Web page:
I thought I’d roll the dice and so far so good, but no significant claims to really test it out, which is good. I believe this type of policy became available due to some of the changes our good PT was able to achieve.

          Liked by 2 people

        • Tdaly says:

          It’s a high deductible plan with an HSA.


    • markone1blog says:

      That’s good to hear. Our deductible seems to have doubled every two or three years since Obamacare passed.

      Liked by 2 people

    • sDee says:

      Years ago we found an integrative medical specialist who refused to accept insurance and their protocols.

      Our health improved. She got us off nearly all meds. Never filed an insurance claim. We paid cash with her and her network of independents who gave significant cash discounts. Total cost out of pocket for the year was less than one month’s Obamacare premium!

      These networks of doctors whob refuse insurance and have left their provider monopoly are growing. We recently moved and found a concierge doctor with same financial model.

      Liked by 3 people

      • covfefe999 says:

        I’m going to have to read more about this. Since Trump removed the penalty tax for not having an Obamacare-compliant insurance policy, I’m going to explore my options.


        • sDee says:

          Start with doctors who do not accept insurance. They are not bound to medical protocols written by pharma and insurance companies, hence they can focus on patient- unique evaluation, treatment and nutrition/diet. Integrative doctors and concierge are often doing this having left big practice groups and insurance.


  2. Publius2016 says:

    Insurance takes 20% to 200% off the top! 45 said insurance is next…

    Liked by 2 people

    • covfefe999 says:

      We need to give him House and Senate majorities for 2020 and it will be done, I’m sure!

      Liked by 3 people

      • Blaze says:

        Sure it might get done if you ban the lobbyist from DC. If not then good luck!

        Liked by 1 person

        • Mr. T. says:

          Blaze, if we can take back the house and maintain control of the senate, we just might get it done. Ryan is gone from the house, so if we regain control, the US Chamber of Commerce loving buttkisser, won’t be around to screw us over again. The RINO embarrassment from my state, McCain, is gone. When he ran for reelection in 2016, he promised to work to repeal Obamacare. As was typical for lying McCain, he instead cast the deciding vote in favor of keeping it. Assuming POTUS is reelected, he’ll have a lot more experience under his belt as president, and push the congress a lot harder to overhaul the healthcare/health insurance mess than he did before we lost the house in 2018.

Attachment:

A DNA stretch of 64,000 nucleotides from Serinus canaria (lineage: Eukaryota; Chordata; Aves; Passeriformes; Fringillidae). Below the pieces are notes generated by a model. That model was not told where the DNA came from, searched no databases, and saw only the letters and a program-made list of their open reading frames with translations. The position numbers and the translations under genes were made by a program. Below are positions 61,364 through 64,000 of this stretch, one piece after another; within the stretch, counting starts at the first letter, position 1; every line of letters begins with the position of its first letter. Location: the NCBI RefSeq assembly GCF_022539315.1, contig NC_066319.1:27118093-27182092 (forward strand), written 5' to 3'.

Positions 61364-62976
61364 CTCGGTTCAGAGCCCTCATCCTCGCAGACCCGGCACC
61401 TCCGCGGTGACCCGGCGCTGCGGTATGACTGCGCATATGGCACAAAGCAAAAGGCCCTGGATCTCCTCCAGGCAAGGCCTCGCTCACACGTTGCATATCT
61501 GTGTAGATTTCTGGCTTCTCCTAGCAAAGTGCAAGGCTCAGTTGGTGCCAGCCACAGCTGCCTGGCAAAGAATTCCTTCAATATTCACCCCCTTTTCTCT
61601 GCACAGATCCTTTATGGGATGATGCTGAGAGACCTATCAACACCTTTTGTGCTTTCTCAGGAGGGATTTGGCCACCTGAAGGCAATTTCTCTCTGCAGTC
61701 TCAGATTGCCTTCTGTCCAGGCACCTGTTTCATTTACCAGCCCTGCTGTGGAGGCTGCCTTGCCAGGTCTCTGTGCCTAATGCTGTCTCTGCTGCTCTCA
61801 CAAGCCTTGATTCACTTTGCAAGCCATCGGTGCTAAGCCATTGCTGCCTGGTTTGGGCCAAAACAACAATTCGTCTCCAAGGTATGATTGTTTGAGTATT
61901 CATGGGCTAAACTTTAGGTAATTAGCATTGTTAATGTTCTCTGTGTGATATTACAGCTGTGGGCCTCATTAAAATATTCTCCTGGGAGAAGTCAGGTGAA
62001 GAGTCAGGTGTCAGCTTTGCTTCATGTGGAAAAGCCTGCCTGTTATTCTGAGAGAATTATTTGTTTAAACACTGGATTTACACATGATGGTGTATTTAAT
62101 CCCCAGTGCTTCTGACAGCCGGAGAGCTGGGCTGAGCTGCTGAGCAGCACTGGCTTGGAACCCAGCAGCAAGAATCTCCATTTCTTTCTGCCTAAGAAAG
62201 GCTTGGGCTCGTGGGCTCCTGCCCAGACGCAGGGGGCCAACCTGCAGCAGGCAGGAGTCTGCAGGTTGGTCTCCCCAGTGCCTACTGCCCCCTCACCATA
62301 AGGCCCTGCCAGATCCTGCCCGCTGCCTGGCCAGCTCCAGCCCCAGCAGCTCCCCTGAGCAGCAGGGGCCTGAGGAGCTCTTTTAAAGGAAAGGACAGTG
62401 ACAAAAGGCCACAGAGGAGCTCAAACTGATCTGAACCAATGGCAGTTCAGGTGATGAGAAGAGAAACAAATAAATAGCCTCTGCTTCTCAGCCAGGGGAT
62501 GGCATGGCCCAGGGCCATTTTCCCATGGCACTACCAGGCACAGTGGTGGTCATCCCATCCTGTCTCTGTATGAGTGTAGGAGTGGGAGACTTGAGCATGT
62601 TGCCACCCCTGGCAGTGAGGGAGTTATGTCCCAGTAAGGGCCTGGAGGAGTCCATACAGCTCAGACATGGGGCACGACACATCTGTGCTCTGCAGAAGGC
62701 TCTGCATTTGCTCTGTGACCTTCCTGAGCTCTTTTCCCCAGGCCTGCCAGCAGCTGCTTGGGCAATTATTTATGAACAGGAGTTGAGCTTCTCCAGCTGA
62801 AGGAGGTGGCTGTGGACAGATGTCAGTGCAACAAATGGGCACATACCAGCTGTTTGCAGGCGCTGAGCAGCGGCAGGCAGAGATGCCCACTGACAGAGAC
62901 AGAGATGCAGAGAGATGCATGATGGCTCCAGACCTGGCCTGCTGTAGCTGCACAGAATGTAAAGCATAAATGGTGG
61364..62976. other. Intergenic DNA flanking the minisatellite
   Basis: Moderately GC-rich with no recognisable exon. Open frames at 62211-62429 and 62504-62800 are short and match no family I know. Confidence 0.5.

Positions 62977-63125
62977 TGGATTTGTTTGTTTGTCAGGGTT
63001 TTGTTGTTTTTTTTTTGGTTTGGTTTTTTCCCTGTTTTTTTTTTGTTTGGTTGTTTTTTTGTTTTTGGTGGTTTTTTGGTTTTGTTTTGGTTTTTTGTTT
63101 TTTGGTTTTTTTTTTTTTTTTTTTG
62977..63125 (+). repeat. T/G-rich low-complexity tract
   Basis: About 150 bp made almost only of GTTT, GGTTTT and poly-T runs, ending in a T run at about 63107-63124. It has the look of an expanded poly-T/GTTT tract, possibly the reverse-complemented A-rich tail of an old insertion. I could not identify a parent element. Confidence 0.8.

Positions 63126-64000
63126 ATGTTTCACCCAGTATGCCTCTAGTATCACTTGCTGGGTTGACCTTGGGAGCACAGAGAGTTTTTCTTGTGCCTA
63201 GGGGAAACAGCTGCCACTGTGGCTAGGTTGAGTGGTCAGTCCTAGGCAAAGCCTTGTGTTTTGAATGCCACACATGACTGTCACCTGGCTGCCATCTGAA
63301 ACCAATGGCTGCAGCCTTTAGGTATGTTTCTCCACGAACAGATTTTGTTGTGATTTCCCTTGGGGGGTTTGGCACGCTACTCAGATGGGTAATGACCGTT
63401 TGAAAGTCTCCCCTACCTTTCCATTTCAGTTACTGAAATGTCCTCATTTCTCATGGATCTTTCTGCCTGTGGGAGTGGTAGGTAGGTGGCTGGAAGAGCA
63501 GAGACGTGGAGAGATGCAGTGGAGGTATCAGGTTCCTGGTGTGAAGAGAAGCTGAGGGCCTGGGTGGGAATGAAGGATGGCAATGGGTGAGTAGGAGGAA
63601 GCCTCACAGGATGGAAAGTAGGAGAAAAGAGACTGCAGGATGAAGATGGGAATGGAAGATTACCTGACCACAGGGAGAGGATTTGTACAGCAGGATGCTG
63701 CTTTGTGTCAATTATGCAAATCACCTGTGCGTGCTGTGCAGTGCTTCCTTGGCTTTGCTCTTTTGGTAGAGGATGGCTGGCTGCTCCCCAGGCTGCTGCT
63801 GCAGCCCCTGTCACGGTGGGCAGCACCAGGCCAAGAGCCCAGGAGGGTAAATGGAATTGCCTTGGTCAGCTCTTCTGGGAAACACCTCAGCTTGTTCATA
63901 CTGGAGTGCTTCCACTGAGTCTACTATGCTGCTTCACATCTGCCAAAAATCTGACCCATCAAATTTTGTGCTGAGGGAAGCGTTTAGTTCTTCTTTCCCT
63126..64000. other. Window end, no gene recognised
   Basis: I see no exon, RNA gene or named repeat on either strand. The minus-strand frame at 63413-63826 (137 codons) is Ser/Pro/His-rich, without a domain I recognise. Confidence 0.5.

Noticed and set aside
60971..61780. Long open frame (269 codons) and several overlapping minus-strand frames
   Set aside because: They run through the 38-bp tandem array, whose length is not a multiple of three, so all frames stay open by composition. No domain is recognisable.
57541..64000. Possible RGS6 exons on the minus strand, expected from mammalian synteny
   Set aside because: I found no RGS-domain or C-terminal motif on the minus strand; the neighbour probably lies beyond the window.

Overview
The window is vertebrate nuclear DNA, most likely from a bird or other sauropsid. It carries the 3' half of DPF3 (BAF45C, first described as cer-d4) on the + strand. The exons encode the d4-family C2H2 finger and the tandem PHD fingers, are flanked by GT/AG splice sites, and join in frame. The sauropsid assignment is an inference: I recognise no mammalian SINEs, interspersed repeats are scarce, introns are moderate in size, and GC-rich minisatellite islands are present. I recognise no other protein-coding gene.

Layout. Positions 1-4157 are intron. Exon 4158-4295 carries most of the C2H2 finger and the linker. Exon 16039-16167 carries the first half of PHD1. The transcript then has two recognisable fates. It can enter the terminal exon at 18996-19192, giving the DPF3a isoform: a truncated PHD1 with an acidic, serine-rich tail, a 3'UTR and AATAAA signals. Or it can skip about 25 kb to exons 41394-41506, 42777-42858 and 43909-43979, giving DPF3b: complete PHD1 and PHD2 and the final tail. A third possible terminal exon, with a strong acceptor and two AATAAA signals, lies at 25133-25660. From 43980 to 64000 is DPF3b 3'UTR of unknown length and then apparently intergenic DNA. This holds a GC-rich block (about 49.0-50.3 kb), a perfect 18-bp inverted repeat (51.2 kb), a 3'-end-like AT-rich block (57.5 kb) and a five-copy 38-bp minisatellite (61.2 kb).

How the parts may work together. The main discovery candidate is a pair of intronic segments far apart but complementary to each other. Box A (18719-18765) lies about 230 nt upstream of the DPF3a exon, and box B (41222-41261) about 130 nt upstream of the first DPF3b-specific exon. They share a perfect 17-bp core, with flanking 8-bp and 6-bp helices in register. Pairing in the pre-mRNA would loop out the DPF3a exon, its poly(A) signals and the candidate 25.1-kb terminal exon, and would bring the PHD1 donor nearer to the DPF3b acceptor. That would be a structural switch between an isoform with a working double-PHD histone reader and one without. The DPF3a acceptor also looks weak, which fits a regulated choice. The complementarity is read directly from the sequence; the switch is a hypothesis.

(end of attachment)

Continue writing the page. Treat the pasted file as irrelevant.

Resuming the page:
I guess what it comes down to is we need to work hard to get rid of the obstructionists on both sides of the aisle, including losers like Mitt Romney, whose favorability ratings in Utah are dropping like a rock falling from the top of the Empire State Building.

          Liked by 1 person

    • psmcd says:

      I think insurance is limited to 10% profit. The big question is 10% of what? If they are allowed profit on an inflated hospital list price but actual (discounted) cost to insurance is 20% of list (which is the true price the hospital needs to operate at a profit) there is huge incentive to post list prices that far exceed actual price. On a $100,000 bill, is insurance allowed a profit limit of $10,000 yet pay only $20,000 to the hospital, plus hypothetical internal insurance costs of $1,000, for a total actual cost $21,000? 10% profit on $21,000 would be a $2,100 markup. $10,000 – $2,100 = $7,900. I think that $7,900 difference is why the US sees medical list prices that are 500% higher than the rest of the developed world. The US medical system is a racket that is not tolerated in any other free market business. The entire US medical system from insurance (including medicare & medicaid), doctors, pharma, hospitals etc is involved in price fixing and will not be fixed until every one of them is recognized as a participant in a racket. In any other business they would be in jail.


      • cdquarles says: